5. Good morning, Mary! You ask some interesting questions. No, those in Plymouth Colony were the second to arrive. But I think, this is my own assumption, that after the disaster in Jamestown they might’ve had trouble finding people willing to come over. I know I wouldn’t have wanted to. I like to play things safe. And from what I read, they really intended to go to Jamestown or close to it, but the Mayflower was so badly damaged in the voyage they couldn’t make it.

    As for the four women left and how they built a settlement…there were some teenage girls in addition to the four adult women. One of them was Elizabeth Tilly who married John Howland. Both of Elizabeth’s parents died the first few months. She was an orphan at 13. There were others like that. And a second ship did come a year or two after, bringing more people.

    Keep digging, Mary! We’re bound to find the answers to our burning questions. 🙂

  6. Linda – your accounting gave me goose bumps. I love reading history and personal stories along the way. Very cool facts!
    I’m so thankful for my family, my country and the hard sacrifices our servicemen and women make each day they are away from their families. Holidays are especially hard for them, so I try to never take our freedoms for granted.
    Wonderful post!

  7. Wonderful stuff, Linda. Reminds me of days of yore when I taught American Lit and we studied Bradford and the Pilgrims. As I recall, they were headed close to Jamestown but got blown off course. I even count women in painting/pictures of the first Thanksgiving to see if there are more than four. And yes, thanks be to Squanto! He had lost his tribe to disease brought over by English fishermen; those fishermen are the reason he spoke English! Oh, I’m babbling. Happy Thanksgiving, everybody.

  8. Disaster at Jamestown? Missed that.

    And I’m thankful that a press release just appeared in two different fiction emagazines announcing my exclusive contract with Barbour to write NINE books for them through 2011.
    I’m writing Book Four right now!

    Here’s a blurb:
    Glowing Sun, a white girl raised by an Indian tribe, is left alive when her village is attacked.
    Wade saves her. Now he must face his tyrant father and Wade needs feisty Glowing Sun to teach him what tough really is.

  9. Linda, I truly enjoyed reading about the Pilgrims. Gosh, my history has gotten rusty. I needed the refresher. Fascinating stuff!

    Mary–what a day-brightener for you on the big contract announcement! Congrats!!

    What am I thankful for? Oh, I could go on and on. First off, my health and happiness. My daughters, grandbabies, husband–and not necessarily in that order. The health of my parents. The safety of friends and family. Prosperity. I’m thankful to be living in the greatest country in the world–.

    Okay, I have to stop.

    But I have to add, I’m thankful for Petticoats & Pistols–the Founding Fillies and all the new friends I’ve made on this site! Y’all are the BEST!!!

  10. Charlene, you’re absolutely right about the goose bumps. I had them while I was writing today’s blog. The fascinating thing about history is that I never know what I’ll uncover. I love putting faces on those people and humanizing them. Makes so much more personal.

    Yes, we owe our dedicated men and women in the service for keeping us free. As much as we gripe and complain about things, we have to admit we sure wouldn’t like it if we lost our freedom. And that one thing was what drove the pilgrims to leave their homes and come to America. They wanted to be free. Have a great Thanksgiving! 🙂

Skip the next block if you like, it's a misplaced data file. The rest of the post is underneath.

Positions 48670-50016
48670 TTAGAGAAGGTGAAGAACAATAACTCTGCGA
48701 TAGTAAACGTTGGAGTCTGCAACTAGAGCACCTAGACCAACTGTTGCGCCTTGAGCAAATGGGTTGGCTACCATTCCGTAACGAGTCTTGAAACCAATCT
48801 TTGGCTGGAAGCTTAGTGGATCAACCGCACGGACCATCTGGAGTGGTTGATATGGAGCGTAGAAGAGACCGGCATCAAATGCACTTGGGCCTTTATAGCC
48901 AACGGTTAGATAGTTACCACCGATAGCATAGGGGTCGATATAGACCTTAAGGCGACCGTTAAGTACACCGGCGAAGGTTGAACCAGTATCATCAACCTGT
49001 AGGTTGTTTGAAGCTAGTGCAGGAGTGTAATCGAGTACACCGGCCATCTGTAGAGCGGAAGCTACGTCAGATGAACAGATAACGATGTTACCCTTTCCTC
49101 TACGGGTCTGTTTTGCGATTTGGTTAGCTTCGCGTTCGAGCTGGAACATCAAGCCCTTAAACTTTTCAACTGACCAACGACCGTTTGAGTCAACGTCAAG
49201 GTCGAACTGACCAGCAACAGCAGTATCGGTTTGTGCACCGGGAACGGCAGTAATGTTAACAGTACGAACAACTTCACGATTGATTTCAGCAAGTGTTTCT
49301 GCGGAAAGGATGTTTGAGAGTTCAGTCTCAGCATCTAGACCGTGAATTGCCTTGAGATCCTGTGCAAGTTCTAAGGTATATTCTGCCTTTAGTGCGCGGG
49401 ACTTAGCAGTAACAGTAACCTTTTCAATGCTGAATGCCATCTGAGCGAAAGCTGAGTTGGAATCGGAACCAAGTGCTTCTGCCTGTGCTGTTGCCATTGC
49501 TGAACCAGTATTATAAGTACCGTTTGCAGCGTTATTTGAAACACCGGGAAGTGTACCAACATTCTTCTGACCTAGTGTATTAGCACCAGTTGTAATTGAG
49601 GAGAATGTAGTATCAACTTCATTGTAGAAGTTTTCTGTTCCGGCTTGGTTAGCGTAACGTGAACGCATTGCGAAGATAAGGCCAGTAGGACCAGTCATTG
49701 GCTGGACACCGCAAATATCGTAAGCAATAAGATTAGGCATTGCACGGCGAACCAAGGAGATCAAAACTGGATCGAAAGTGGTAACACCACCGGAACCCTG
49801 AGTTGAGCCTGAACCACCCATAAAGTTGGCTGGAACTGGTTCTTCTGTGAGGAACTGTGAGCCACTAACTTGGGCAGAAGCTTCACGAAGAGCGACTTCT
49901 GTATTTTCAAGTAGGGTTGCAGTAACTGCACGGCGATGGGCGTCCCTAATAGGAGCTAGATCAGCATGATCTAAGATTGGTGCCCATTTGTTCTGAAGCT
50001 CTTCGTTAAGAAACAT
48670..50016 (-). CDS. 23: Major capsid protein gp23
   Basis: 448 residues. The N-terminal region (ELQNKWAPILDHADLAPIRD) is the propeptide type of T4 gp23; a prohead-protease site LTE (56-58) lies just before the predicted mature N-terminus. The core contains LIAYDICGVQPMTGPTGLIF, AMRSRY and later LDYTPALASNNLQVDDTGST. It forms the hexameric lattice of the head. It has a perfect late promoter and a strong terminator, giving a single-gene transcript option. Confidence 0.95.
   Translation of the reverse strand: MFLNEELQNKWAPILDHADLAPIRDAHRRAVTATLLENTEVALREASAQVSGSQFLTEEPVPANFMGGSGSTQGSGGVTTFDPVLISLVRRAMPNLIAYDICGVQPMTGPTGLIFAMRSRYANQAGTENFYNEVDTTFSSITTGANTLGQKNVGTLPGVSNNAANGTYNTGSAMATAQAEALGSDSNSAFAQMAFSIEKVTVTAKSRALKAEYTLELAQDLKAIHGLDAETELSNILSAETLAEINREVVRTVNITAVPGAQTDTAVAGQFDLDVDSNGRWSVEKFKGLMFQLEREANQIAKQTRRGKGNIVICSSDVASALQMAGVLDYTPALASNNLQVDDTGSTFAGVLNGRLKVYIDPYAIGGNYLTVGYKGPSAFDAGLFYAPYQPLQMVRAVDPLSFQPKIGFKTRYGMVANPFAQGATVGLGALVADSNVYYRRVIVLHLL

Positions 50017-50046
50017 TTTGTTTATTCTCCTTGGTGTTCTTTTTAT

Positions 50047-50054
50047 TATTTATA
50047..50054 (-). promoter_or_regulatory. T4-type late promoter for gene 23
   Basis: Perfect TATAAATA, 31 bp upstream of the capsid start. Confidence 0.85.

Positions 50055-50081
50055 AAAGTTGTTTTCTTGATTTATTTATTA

11. Hi Tanya! Yeah, I agree about being rusty on my history. I studied all this in school, but somehow it seemed stuffy and uninteresting then. Guess our age helps in seeing the contribution and value of the early settlers.

    Another interesting fact that I didn’t include in my blog was that John Howland’s brother, Henry Howland, gave us President’s Richard Nixon and Gerald Ford. Very strange. I also didn’t mention that John Howland was listed on the ship’s manifest as a manservant. He was no one of consequence. And his family were also commoners.

    Thanks for mentioning Squanto and the hardships he and his tribe endured. That tends to get overlooked. They certainly didn’t have to help the settlers and yet they did because they believed in the good of man. I’m sure they probably came to regret that later. I’m really ashamed of the later treatment of the Native Americans who sacrificed so much.

    Many wishes for a wonderful Thanksgiving!! 🙂

  12. Mary, wow!!! That’s fantastic, wonderful news. My gosh girl, you’re gonna be employed for a long time. The blurb for book four really hooks me. Wade sounds like my kind of hero. I’m so proud to know you. Looks like you have extra thanks to be giving on Thanksgiving!

  13. Hi Pam! I too am thankful for being a part of Petticoats and Pistols. It’s definitely changed my life in ways I couldn’t have imagined. And yes, family always comes first when I list the things I’m grateful for. Family keeps us going when the chips are down. They cry with us over the bad times and cheer (loud and long) when fortune smiles on us. Without the support of family life would sure be empty and bare. Always hold them close and tell them often how much you love ’em.

    Have a great day! Wishing you the best, dear sister.

  14. I know y’all are probably getting tired of all this history stuff, but I just have to add something else. It concerns one of the passengers, William Bradford who later became governor. There is an unsubstantiated rumor that his wife had an affair with the ship’s captain, Christopher Jones. In any event she fell (or was pushed) off the ship and drowned shortly after they dropped anchor off the coast of Massachusetts. William Bradford later remarried. But I’ve forgotten if his second wife was a widow or one of the teenage girls after she came of marrying age. There wasn’t a lot of choices until more ships came with other women.

  15. Mary, to answer your question of what happened in Jamestown….Due to disease, famine, and attacks only 60 of the original 214 settlers survived. Those were tough times for sure! Only the heartiest, most determined made it. At one point they abandoned the town, but came back when supply ships arrived.

  16. Hi Estella, Happy Thanksgiving to you as well! I’m so grateful for all the visitors to P&P who come to read our blogs and post comments. Thank you for helping add richness to our lives. Continue to give thanks for everything that makes your little corner of the world special.

  17. Linda, what a thought provoking post. I am thankful for my freedom, family, and friends. I visited Plymoth Village and the Mayflower a couple of years ago. It’s hard to believe that people even tried to live in the tiny quarters and poor conditions. It certainly made me stop and think how greatful I was for what I have today. Great post. Happy Thanksiving to all. Phyliss